The Principles of Catholic Biblical Scholarship

The Church’s most extensive and authoritative teaching on the Scriptures is found in the Second Vatican Council’s Dogmatic Constitution on Divine Revelation. It often is referred to by its first words in Latin, Dei Verbum (The Word of God), abbreviated below as DV.

Dei Verbum, 12 (see also CCC, 109-114) offers principles for Catholic biblical scholarship. In the first place, it firmly endorses the methods of historical-critical exegesis:

To search out the intention of the sacred writers, attention should be given, among other things, to “literary forms.” For truth is set forth and expressed differently in texts which are variously historical, prophetic, poetic, or of other forms of discourse. The interpreter must investigate what meaning the sacred writer intended to express and actually expressed in particular circumstances by using contemporary literary forms in accordance with the situation of his own time and culture. For the correct understanding of what the sacred author wanted to assert, due attention must be paid to the customary and characteristic styles of feeling, speaking and narrating which prevailed at the time of the sacred writer, and to the patterns men normally employed at that period in their everyday dealings with one another

The Bible evolved over some 1200 years and almost every book includes earlier oral and written traditions. Sometimes the process took many centuries (in the case of the Pentateuch) or in the case of the Gospels, several decades. The written text is the third stage of development that followed the oral traditions or earlier writings. The first stage in each text is the events that gave rise to the traditions. Therefore, in line with DV,12, historical-critical exegesis operates on three levels:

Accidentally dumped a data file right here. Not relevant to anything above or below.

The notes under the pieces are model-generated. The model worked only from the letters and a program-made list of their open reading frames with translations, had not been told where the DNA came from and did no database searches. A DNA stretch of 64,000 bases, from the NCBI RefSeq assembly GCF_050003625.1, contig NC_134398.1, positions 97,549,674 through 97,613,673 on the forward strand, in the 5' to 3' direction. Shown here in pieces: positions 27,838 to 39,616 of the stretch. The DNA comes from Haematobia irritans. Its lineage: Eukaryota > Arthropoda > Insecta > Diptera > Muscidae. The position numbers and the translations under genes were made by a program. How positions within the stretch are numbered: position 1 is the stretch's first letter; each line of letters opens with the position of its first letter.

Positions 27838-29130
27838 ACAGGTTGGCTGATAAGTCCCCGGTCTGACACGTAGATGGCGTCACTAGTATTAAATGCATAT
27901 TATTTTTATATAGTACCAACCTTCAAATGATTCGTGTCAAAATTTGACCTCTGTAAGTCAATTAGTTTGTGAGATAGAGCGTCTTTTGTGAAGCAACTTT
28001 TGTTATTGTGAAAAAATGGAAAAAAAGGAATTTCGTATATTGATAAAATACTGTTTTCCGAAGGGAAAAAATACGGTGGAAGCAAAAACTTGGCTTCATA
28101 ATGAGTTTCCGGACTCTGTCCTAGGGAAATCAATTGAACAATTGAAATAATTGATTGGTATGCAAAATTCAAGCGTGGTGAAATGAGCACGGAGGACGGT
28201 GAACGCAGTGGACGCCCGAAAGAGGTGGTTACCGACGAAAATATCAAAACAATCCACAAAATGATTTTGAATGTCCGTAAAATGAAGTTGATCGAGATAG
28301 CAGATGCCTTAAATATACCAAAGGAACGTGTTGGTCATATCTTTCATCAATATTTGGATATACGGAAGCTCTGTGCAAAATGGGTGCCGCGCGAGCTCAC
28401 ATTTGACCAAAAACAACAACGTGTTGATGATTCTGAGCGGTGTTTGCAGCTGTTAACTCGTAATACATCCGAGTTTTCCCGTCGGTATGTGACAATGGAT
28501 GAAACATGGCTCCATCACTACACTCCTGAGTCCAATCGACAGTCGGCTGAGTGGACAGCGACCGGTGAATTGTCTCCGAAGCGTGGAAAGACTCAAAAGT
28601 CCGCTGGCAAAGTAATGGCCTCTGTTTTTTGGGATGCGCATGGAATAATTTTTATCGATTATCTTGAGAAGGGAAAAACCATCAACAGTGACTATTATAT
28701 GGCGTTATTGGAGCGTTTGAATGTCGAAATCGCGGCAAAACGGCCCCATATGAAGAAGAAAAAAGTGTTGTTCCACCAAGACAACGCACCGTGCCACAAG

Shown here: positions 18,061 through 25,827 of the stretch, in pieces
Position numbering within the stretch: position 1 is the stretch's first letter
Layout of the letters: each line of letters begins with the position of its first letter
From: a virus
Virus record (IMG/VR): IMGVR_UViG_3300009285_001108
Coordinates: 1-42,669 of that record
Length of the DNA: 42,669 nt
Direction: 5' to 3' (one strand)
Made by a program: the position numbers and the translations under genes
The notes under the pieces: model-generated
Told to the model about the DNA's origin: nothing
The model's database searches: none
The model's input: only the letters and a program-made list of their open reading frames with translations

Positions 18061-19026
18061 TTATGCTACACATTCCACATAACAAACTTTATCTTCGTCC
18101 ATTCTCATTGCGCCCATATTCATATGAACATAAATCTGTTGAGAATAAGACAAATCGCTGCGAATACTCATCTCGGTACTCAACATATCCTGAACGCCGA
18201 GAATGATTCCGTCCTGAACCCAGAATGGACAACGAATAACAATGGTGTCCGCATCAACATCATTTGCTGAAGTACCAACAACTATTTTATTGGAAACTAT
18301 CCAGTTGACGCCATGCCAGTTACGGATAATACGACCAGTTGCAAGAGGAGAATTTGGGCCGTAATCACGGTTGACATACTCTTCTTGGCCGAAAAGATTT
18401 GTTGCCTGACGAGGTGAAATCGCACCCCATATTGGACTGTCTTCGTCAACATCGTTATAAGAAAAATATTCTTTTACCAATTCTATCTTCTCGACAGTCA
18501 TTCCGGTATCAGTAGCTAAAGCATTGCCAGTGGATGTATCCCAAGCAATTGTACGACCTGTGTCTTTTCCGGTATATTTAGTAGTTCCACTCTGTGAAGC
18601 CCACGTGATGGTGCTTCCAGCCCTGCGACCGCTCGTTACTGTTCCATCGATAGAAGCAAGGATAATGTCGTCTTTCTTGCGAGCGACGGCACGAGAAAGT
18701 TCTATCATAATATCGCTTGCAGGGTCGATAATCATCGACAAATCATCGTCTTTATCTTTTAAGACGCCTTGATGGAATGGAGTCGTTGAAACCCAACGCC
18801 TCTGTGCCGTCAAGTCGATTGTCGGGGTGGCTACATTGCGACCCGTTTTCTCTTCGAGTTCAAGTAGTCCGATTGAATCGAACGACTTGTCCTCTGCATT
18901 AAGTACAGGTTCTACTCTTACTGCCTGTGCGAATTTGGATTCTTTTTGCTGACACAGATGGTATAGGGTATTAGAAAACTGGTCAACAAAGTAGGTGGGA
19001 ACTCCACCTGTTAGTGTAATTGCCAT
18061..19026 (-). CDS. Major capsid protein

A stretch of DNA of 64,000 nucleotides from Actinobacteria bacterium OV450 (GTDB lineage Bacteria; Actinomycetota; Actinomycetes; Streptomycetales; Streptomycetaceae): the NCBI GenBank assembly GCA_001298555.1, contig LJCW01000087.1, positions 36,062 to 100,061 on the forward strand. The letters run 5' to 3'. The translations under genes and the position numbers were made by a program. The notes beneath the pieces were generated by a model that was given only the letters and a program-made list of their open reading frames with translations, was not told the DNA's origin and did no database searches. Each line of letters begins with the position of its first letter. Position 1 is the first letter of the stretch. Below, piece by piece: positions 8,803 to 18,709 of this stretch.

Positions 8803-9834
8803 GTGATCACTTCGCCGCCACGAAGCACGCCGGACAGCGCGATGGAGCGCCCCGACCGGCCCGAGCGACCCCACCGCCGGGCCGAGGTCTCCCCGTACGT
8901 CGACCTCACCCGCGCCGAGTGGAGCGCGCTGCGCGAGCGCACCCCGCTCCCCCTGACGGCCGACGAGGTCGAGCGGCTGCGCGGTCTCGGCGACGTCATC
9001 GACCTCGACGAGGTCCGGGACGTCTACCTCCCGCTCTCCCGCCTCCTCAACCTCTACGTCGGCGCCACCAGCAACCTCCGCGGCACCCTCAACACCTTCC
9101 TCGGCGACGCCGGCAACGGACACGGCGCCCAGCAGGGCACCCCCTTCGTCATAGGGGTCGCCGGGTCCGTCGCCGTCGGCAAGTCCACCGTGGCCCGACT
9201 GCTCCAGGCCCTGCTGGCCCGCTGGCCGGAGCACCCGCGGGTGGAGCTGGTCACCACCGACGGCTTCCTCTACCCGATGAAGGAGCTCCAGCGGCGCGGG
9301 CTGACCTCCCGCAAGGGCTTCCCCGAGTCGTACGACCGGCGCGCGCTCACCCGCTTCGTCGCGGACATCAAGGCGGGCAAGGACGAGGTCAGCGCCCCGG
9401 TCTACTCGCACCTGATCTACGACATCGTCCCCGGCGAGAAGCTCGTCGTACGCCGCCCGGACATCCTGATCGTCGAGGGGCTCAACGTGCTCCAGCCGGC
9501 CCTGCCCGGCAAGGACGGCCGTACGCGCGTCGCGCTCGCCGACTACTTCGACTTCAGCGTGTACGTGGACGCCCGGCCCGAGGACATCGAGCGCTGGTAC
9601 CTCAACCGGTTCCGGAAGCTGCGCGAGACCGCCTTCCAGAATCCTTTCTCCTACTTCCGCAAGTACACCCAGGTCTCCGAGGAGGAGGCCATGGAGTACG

• At the final or third stage – the writing – it tries to establish, as far as possible, the intention, meaning and message of the original authors. Using this or that literary form, what did the biblical authors intend to say to their audience? In the contexts in which they wrote and using the resources of their culture, what did the sacred writers have in mind?
  • As regards the second stage, it tries to identify the nature of the oral traditions formed and handed on prior to the composition of the texts. What function did these oral traditions have?
  • Finally, historical-critical exegesis also attempts to go back to stage one: the actual events that gave rise to the oral tradition and written text.

This exegesis is historical, because it tries to go back to the historical contexts in which the biblical texts were fashioned. This exegesis is critical, because it requires professional knowledge and judgment to determine, even to some extent, what the writer wanted to communicate and what sources were used.

DV, 12 adds a second principle that should guide the work of exegetes in understanding and explaining the meaning of Scripture. The principle is that “Holy Scripture must be read and interpreted in the same Spirit through whom it was written”. The Holy Spirit inspired the original writing of the Scriptures and should inspire one’s reading and interpretation today. In this sense, exegesis has a spiritual dimension. The Holy Spirit links the past formation of the sacred texts and their present interpretation.

To explain this ‘spiritual’ principle for biblical interpretation, Dei Verbum mentions three rules:

  • Attention to the content and unity of the entire Bible, unified by God’s plan, of which Christ Jesus is the centre and heart.
  • Attention to the living tradition of the whole Church, for Scripture is written principally in the Church’s heart which carries Tradition, the living memory of God’s Word; and
  • Attention to the harmony that exists between elements of the faith.